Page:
The NBA’s transition from marketing superstars to super teams

The Lakers and Celtics of the 1980's were NBA super teams before the term even existed.
(Mark Avery / AP)

The Boston Celtics beat the Los Angeles Lakers in Game 7 of the 1966 NBA Finals, the same year David Stern began working with the league as outside counsel.

In 1984, the year David Stern took over as commissioner, the Celtics again beat the Lakers in seven games to win the championship. There were eight eventual Hall of Famers battling for the title in 1966. There were nine in 1984.

Strangely enough, there weren’t any “super teams” present and no one player did it by themselves.

Stern is credited with building the NBA into the economic and cultural behemoth it is today. In the late 1970s and into the early ’80s, the league didn’t have much of a national audience, in large part because it was saddled with a lackluster TV deal and an image problem stemming from substance abuse by some players. Stern managed to turn things around by orchestrating the marketing shift from team driven rivalries to star player/personality storylines.


Less Lakers versus Celtics and more Magic versus Bird. Isiah Thomas and the Pistons. The Chicago Bulls playing The Supremes to Michael Jordan’s Diana Ross. The change not only made for great TV, it made for compelling media coverage. Unfortunately, it also paved the way to today’s halfwit notions that superstar players win championships by themselves and “super teams” cheapen the game.

This is what happens when fans and the media give a marketable player such as Jordan all of the credit for wins and his teammates all of the blame for losses. Or when Hall of Fame players who were flanked by other Hall of Fame players rewrite their own history while mocking LeBron James for going to Miami.

As with most things in life, the truth is nestled in the bosom of nuance. While shades of gray may be great for a book title, most Americans find it useless in the realm of public discourse.

It’s Democrat or Republican; gay or straight; Star Wars or Star Trek.


This is particularly true with sports debates, which admittedly is a topic saturated with quantitative arguing points but should still be ran through the filter of context for accurate portrayal.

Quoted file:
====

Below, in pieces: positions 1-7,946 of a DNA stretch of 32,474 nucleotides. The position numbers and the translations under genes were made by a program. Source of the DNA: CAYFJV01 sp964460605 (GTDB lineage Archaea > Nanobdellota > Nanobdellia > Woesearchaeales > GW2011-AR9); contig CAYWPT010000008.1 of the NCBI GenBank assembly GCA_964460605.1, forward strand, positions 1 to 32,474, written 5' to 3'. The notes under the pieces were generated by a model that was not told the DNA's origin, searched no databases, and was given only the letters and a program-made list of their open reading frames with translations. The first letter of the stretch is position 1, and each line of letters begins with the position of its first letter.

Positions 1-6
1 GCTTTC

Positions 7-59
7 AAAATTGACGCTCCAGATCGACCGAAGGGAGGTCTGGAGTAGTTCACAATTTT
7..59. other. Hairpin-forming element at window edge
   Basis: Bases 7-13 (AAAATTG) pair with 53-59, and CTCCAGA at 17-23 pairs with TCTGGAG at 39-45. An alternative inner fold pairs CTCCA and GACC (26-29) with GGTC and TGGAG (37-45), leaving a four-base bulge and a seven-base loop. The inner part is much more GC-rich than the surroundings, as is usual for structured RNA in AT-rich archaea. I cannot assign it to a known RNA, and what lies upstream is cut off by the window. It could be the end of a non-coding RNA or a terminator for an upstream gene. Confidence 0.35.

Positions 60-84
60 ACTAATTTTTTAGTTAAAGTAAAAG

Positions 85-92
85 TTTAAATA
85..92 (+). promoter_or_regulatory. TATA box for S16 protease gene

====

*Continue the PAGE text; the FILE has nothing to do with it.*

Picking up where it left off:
For example, my buddy Ric Bucher was on Fox Sports’ “Speak for Yourself” recently and, in regards to the possibility at the time of Kawhi Leonard joining LeBron James and Anthony Davis on the Lakers, said “he loses very valuable space for himself because, right now, he’s being portrayed as the one guy who says, ‘I don’t need anybody, I can do this on my own.’ ”

I don’t fault Bucher for pointing out what some folks are thinking. I do fault the thinking.

For starters, Kyle Lowry has been named an All-Star the past five seasons. Pascal Siakam was named this season’s most improved player. Midseason acquisition Marc Gasol was All-NBA first team in 2015 and an All-Star in 2017. No bench player hit more 3 pointers in NBA Finals history than Fred VanVleet.


Leonard is one of the best three players in the league, but to suggest he didn’t have a significant amount of help this season is not only ignoring the contributions of the other Raptors — many of whom were part of last year’s 59-win team — but is categorically wrong.

Nevertheless, for the purposes of debate, he did it alone. Why? Because he’s the star.

But Leonard’s not stupid. He knows how talented the Raptors were. He knows the talent of the Miami Heat squad that beat his Spurs in the 2013 NBA Finals. He remembers the talent of the 2014 Spurs that won the rematch. He made phone calls to Kevin Durant and Paul George because he knows, regardless of what the folks at the local barbershop say, no one does it alone.

Stern saved the league by making it individual driven, but the pendulum has swung so far over that perhaps this free agency period will mark the beginning of a much-needed correction in the narrative. Are the Philadelphia 76ers a “super team”? When Kevin Durant is healthy, what about the Brooklyn Nets? The Golden State Warriors will start the season with two All-Stars and a third recovering from a knee injury, are they no longer a “super team”? The old-look Houston Rockets or the new-look Lakers and Clippers?


It feels as if the basketball community has begun to recognize that all of this chatter of talented teams “ruining” the league and superstars winning on their own is just a bunch of mumbo jumbo that ignores history. When Stern started working with the NBA and later became the commissioner, the best teams were stacked with talent.

The same was true when Adam Silver took over.

Despite the narrative, this season’s champion was stacked with talent. The upcoming season will likely be the same. The branding of the league has changed over the years, how a team is constructed has changed a bit, but ultimately the recipe to a championship has not. You need talent. A lot of it, including superstars. But the idea of a “super team” has its roots in a savvy marketing shift and is so blatantly steeped in intellectual laziness it should be banned from repeating.

Consider this: When Red Auerbach put Bird, Kevin McHale and Robert Parish together, he was dubbed a genius. When LeBron, Dwyane Wade and Chris Bosh put themselves together, they were chided for trying to win “the easy way,” as if Run TMC won multiple championships or Curt Flood’s fight for free agency was meant to behold professional athletes to a collection of unwritten rules.


From my vantage point, the only thing “super” about that Miami team was the empowerment of the key players involved. For just as Stern is credited with saving the NBA, the players should be credited — not ridiculed — for taking more ownership of it. It’s always been a player’s league; now they’re acting like it.